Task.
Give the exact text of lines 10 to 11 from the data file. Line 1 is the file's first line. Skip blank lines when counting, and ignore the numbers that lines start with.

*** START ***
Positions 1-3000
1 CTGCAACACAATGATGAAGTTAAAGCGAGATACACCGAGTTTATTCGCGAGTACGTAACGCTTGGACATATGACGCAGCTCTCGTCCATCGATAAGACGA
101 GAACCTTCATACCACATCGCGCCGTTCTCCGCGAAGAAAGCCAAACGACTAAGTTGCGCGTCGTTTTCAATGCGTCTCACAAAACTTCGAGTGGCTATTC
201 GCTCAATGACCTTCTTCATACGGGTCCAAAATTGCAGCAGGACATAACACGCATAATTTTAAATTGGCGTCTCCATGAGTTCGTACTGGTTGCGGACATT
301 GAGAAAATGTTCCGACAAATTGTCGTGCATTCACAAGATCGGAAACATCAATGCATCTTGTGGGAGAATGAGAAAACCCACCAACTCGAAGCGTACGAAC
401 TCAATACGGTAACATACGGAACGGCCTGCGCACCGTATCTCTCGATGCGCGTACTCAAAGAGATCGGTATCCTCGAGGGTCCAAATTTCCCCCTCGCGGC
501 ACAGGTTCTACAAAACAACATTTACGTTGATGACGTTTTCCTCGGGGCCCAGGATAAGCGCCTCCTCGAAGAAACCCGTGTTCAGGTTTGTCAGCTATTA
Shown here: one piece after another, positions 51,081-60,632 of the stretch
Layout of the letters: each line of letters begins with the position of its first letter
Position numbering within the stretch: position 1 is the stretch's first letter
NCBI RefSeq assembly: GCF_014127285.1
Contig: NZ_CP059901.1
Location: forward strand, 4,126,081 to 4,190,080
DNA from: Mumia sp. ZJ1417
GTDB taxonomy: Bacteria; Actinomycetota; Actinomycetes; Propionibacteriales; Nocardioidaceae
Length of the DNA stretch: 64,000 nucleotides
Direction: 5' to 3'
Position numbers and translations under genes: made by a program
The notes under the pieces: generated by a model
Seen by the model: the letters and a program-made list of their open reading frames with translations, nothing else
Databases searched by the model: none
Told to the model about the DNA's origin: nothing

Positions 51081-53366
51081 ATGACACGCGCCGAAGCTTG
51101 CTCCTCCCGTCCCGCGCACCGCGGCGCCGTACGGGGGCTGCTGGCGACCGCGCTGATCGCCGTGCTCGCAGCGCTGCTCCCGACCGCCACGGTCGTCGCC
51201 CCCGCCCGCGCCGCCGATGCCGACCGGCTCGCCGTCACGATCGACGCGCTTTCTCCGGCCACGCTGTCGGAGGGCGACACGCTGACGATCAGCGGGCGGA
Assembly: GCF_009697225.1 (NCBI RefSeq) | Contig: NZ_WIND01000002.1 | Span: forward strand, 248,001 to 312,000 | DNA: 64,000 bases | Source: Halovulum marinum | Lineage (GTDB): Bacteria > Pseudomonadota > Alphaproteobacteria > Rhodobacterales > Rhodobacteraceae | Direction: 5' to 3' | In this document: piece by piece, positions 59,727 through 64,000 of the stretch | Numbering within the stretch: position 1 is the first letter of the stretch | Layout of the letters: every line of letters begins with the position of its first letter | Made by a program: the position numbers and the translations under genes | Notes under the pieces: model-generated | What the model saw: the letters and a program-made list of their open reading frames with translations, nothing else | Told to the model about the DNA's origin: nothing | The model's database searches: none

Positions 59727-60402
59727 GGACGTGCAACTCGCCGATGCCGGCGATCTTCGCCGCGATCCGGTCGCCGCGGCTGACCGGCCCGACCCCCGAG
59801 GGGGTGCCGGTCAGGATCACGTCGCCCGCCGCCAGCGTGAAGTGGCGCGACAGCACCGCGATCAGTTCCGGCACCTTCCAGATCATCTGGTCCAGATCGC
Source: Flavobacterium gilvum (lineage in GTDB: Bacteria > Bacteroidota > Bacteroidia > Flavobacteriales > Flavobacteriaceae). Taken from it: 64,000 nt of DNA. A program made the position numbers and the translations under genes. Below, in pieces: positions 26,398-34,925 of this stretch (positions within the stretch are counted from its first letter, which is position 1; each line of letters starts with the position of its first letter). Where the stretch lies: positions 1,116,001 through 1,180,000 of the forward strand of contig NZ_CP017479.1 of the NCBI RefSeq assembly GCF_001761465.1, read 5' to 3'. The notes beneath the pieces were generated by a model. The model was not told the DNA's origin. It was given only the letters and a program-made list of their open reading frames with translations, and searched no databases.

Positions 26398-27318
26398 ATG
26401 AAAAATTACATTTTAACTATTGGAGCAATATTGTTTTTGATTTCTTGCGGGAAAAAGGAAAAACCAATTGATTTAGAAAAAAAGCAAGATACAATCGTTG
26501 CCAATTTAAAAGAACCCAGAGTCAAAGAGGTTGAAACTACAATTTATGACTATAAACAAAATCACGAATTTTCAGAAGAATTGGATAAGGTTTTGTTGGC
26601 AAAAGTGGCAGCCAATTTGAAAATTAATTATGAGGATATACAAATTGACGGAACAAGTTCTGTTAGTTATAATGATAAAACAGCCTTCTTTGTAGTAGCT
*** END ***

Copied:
Position numbering within the stretch: position 1 is the stretch's first letter
NCBI RefSeq assembly: GCF_014127285.1